The questions Trump's administration are asking about Africa
During his presidential campaign, Donald Trump made certain policies very, very clear. The Wall. Banning Muslims from entering the country. Reduced trade with China. However, he rarely spoke about US-Africa relations. African policymakers and speculators were left without any clues as to what Trump had planned for African issues such as trade, aid and immigrations.
Until now. A four page list of Africa-related questions, sent from the Trump transition team to the State Department, has been uncovered. Long-time Africa specialists are alarmed, they say that the framing and tone of the questions suggest a US retreat from development and humanitarian goals, while at the same time attempts to push business opportunities across Africa.
Questions from the unclassified document include:
- “How does US business compete with other nations in Africa? Are we losing out to the Chinese?”
- “With so much corruption in Africa, how much of our funding is stolen?”
- “Why should we spend these funds on Africa when we are suffering here in the U.S.?”
- “We’ve been fighting al-Shabaab for a decade, why haven’t we won?”
- “Most of AGOA (Africa Growth and Opportunity Act) imports are petroleum products, with the benefits going to national oil companies, why do we support that massive benefit to corrupt regimes?”
- “We’ve been hunting Kony for years, is it worth the effort?”
- “The LRA (Lord’s Resistance Army) has never attacked US interests, why do we care? Is it worth the huge cash outlays? I hear that even the Ugandans are looking to stop searching for him, since they no longer view him as a threat, so why do we?”
- “Is PEPFAR (President’s Emergency Plan for AIDS Relief) worth the massive investment when there are so many security concerns in Africa? Is PEPFAR becoming a massive, international entitlement program?”
- “How do we prevent the next Ebola outbreak from hitting the US?”
SOURCE: [New York Times]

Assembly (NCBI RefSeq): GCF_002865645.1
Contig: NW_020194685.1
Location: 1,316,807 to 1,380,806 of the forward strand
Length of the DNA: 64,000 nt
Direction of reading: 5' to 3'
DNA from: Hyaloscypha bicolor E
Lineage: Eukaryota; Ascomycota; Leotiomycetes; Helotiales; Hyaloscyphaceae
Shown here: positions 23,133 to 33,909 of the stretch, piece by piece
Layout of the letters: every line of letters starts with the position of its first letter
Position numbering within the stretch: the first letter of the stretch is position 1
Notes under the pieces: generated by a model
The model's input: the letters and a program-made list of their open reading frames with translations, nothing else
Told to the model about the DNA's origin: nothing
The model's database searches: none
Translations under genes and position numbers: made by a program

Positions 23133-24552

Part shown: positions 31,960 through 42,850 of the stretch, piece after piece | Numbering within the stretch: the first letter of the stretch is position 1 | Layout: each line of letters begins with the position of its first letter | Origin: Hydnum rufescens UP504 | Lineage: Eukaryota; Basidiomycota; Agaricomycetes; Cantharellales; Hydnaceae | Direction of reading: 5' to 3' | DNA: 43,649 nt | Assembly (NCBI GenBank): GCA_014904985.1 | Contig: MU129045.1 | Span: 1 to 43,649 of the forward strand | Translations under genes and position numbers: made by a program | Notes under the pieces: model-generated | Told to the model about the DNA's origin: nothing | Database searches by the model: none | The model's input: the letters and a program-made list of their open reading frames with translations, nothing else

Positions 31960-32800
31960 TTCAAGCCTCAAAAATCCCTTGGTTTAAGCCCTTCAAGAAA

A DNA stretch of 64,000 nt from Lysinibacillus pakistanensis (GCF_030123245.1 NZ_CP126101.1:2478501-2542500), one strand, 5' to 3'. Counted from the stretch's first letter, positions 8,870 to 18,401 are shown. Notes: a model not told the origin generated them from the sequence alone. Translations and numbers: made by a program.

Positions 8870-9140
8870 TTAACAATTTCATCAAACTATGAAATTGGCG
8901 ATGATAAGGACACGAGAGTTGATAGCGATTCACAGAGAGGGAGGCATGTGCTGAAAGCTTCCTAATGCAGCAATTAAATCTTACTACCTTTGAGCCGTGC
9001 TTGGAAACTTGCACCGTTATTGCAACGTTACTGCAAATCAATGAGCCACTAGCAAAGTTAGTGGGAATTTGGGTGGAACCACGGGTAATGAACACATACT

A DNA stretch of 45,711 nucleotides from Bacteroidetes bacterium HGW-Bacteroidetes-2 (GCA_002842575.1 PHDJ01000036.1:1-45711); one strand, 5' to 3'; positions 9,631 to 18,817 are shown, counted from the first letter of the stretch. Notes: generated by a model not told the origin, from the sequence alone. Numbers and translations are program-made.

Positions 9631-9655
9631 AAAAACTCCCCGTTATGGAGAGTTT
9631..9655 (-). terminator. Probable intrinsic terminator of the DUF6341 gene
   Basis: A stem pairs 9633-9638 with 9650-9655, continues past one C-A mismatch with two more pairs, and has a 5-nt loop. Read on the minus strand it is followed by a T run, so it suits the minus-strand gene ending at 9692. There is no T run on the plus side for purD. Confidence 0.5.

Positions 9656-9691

5 minutes with... Janthana Kaenprakhamroy, CEO, Tapoly
Founder and CEO of award-winning insurtech firm Tapoly, Janthana Kaenprakhamroy heads up Europe’s first on-demand insurance platform for the gig economy, winning industry awards, innovating in the digital insurance space, and leading with inclusivity.
Here, Business Chief talks to Janthana about her leadership style and skills.
What do you do, in a nutshell?
I’m founder and CEO of Tapoly, a digital MGA providing a full stack of commercial lines insurance specifically for SMEs and freelancers, as well as a SaaS solution to connect insurers with their distribution partners. We build bespoke, end-to-end platforms encompassing the whole customer journey, but can also integrate our APIs within existing systems. We were proud to win Insurance Provider of the Year at the British Small Business Awards 2018 and receive silver in the Insurtech category at the Efma & Accenture Innovation in Insurance Awards 2019.
How would you describe your leadership style?
I try to be as inclusive a leader as possible. I’m committed to creating space for everyone to shine. Many of the roles at Tapoly are performed by women and I speak at industry events to encourage more people to get involved in insurance/insurtech. Similarly, I always try to maintain a growth mindset. I think it’s important to retain values to support learning and development, like reliability, working hard and punctuality.
What’s the best leadership advice you’ve received?
Build your network and seek advice. As a leader, you need smart people around you to help you grow your business. It’s not about personally being the best, but being able to find resources and get help where needed.
How do you see leadership changing in a COVID world?
I think the pandemic has proven the importance of inclusive leadership so that everyone feels supported and valued. It’s also shown the importance of being flexible as a leader. We’ve had to remain adaptable to continue delivering high levels of customer service. This flexibility has also been important when supporting employees as everyone has had individual pressures to deal with during this time. Leaders should continue to embed this flexibility within their organisations moving forward.
They say ‘from every crisis comes opportunity’, what opportunities do you see?
The past year has been challenging, but it has also proven the importance of digital transformation in insurance. When working from home was required, it was much harder for insurers to adjust who had not embedded technology within their operating processes because they did not have data stored in the cloud and it caused communication delays with concerned customers at a time when this communication should have been a priority, which ultimately impacts the level of customer satisfaction. This demonstrates the importance of what we are trying to achieve at Tapoly in driving digitalisation in insurance and making communication between insurers and distribution partners seamless.
What advice would you give to your younger self just starting out in the industry?
Start sooner, don’t be afraid to take (calculated) risks and make sure you raise enough money to get you through the initial seed stage.